Exercise may have different effects in the morning and evening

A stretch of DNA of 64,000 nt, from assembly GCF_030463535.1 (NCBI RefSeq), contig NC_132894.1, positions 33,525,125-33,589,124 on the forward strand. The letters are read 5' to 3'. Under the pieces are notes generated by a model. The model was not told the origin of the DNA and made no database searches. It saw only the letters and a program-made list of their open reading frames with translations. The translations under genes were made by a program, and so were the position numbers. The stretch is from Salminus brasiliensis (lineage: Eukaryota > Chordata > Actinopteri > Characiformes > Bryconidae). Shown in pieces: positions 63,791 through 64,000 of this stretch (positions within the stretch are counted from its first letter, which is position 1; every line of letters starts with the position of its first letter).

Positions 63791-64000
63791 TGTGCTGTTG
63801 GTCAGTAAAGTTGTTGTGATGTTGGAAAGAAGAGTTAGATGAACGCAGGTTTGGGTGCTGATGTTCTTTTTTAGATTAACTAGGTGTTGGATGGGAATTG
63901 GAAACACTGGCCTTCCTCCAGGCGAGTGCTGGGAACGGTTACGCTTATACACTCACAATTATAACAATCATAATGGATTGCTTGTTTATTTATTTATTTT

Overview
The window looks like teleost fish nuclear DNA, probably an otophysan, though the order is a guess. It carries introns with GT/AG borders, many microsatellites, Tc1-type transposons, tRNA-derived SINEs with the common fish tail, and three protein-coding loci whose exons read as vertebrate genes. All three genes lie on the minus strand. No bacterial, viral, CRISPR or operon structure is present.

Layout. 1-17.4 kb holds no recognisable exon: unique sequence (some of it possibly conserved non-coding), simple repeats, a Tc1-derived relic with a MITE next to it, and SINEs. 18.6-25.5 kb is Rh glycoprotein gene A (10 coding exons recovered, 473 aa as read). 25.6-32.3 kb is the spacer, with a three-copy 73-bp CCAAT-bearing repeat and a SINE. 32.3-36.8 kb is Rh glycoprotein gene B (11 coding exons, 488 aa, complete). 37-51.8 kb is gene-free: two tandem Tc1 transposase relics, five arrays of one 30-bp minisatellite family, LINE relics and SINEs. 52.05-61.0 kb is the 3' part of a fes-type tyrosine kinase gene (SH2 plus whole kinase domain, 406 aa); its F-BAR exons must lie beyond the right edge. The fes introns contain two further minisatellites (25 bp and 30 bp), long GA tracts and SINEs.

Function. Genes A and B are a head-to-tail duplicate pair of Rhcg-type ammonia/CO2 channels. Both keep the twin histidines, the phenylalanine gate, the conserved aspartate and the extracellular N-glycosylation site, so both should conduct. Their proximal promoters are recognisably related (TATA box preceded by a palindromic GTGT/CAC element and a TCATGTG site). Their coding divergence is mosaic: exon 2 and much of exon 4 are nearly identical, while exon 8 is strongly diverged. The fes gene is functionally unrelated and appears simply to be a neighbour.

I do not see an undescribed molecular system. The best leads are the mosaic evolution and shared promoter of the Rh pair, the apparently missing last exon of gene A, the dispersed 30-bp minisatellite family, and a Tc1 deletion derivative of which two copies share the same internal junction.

Researchers at the University of Copenhagen learned that the effects of exercise may vary depending on the time of day.In mice, they showed that exercise in the morning increased skeletal muscle metabolic responses, while exercise later in the day increased energy expenditure over a longer period of time.We probably all know how important healthy circadian rhythms are.Getting too little sleep can have serious health consequences.But researchers are still making new discoveries about how our body clocks affect our health.Now, researchers at the University of Copenhagen, in collaboration with researchers at the University of California, Irvine, have learned that the effects of exercise may vary depending on the time of day.Studies in mice have shown that exercise performed at the beginning of the dark/active phase in mice (corresponding to our morning) has a different effect than exercise performed at the beginning of the light/rest phase (corresponding to our evening).”There seem to be considerable differences in the effectiveness of morning and evening exercise, and these differences may be controlled by the body’s biological clock.Morning exercise turns on genetic programming in muscle cells that makes them more efficient and better able to metabolize sugar and fat.Night exercise, on the other hand, increases overall energy expenditure over a longer period of time, “said Jonas Thue Treebak, associate professor at the Novo Nordisk Foundation’s Center for Basic Metabolism Research and one of the researchers behind the study.Morning exercise isn’t Necessarily Better than evening Exercise Researchers have measured a number of effects in muscle cells, including transcriptional responses and effects on metabolites.The results showed that both regions responded much more strongly after a morning workout, possibly controlled by a central mechanism involving the protein HIF1-Alfa, which directly regulates the body’s internal clock.Morning exercise appeared to increase the ability of muscle cells to metabolize sugar and fat, an effect that interested researchers in people who were severely overweight and with type 2 diabetes.On the other hand, the results also showed that exercise in the evening increased energy expenditure in the hours after exercise.So, Jonas Thue Treebak stresses, researchers can’t necessarily conclude that morning exercise is superior to evening exercise.”Based on that, we can’t say which is best, morning or evening exercise.At this point, we can only conclude that the effects appear to be different, and we certainly need to do more work to determine the underlying mechanisms underlying the beneficial effects of exercise training at these two time points.We are eager to extend these studies to humans to determine whether timed exercise could be used as a therapeutic strategy for patients with metabolic diseases, he explained.The findings are part of several projects run by the Novo Nordisk Foundation’s Center for Basic Metabolism research, which is looking at different perspectives on how the body clock affects our health.The paper behind the new research will be published in an upcoming issue of Cell Metabolism.Read the online version here: “Effects of Exercise Time Designation on Muscle metabolic pathways and Systemic energy homeostasis.”

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